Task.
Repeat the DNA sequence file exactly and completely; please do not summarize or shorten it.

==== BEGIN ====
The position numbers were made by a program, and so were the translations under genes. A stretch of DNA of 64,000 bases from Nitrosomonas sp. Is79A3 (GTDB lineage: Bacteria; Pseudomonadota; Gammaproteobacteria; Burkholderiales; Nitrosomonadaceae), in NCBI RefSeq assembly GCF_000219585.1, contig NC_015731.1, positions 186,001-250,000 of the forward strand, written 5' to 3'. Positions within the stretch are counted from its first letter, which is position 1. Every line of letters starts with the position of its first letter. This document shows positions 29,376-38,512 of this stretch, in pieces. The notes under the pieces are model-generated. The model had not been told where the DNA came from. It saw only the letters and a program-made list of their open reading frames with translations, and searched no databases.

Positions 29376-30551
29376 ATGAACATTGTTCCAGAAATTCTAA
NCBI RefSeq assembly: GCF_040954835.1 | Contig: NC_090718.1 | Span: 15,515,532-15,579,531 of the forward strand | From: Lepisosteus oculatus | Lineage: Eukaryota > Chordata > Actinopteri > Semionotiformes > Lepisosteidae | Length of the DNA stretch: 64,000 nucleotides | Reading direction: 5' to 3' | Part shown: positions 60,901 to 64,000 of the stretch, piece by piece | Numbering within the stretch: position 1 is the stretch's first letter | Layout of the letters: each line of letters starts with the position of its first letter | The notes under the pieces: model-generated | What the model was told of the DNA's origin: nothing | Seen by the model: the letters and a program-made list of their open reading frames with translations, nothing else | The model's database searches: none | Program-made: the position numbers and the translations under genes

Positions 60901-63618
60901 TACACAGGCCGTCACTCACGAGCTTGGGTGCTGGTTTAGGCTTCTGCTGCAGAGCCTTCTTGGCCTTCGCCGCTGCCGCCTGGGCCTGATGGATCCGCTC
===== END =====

The position numbers were made by a program, and so were the translations under genes. A stretch of DNA of 64,000 bases from Nitrosomonas sp. Is79A3 (GTDB lineage: Bacteria; Pseudomonadota; Gammaproteobacteria; Burkholderiales; Nitrosomonadaceae), in NCBI RefSeq assembly GCF_000219585.1, contig NC_015731.1, positions 186,001-250,000 of the forward strand, written 5' to 3'. Positions within the stretch are counted from its first letter, which is position 1. Every line of letters starts with the position of its first letter. This document shows positions 29,376-38,512 of this stretch, in pieces. The notes under the pieces are model-generated. The model had not been told where the DNA came from. It saw only the letters and a program-made list of their open reading frames with translations, and searched no databases.

Positions 29376-30551
29376 ATGAACATTGTTCCAGAAATTCTAA
NCBI RefSeq assembly: GCF_040954835.1 | Contig: NC_090718.1 | Span: 15,515,532-15,579,531 of the forward strand | From: Lepisosteus oculatus | Lineage: Eukaryota > Chordata > Actinopteri > Semionotiformes > Lepisosteidae | Length of the DNA stretch: 64,000 nucleotides | Reading direction: 5' to 3' | Part shown: positions 60,901 to 64,000 of the stretch, piece by piece | Numbering within the stretch: position 1 is the stretch's first letter | Layout of the letters: each line of letters starts with the position of its first letter | The notes under the pieces: model-generated | What the model was told of the DNA's origin: nothing | Seen by the model: the letters and a program-made list of their open reading frames with translations, nothing else | The model's database searches: none | Program-made: the position numbers and the translations under genes

Positions 60901-63618
60901 TACACAGGCCGTCACTCACGAGCTTGGGTGCTGGTTTAGGCTTCTGCTGCAGAGCCTTCTTGGCCTTCGCCGCTGCCGCCTGGGCCTGATGGATCCGCTC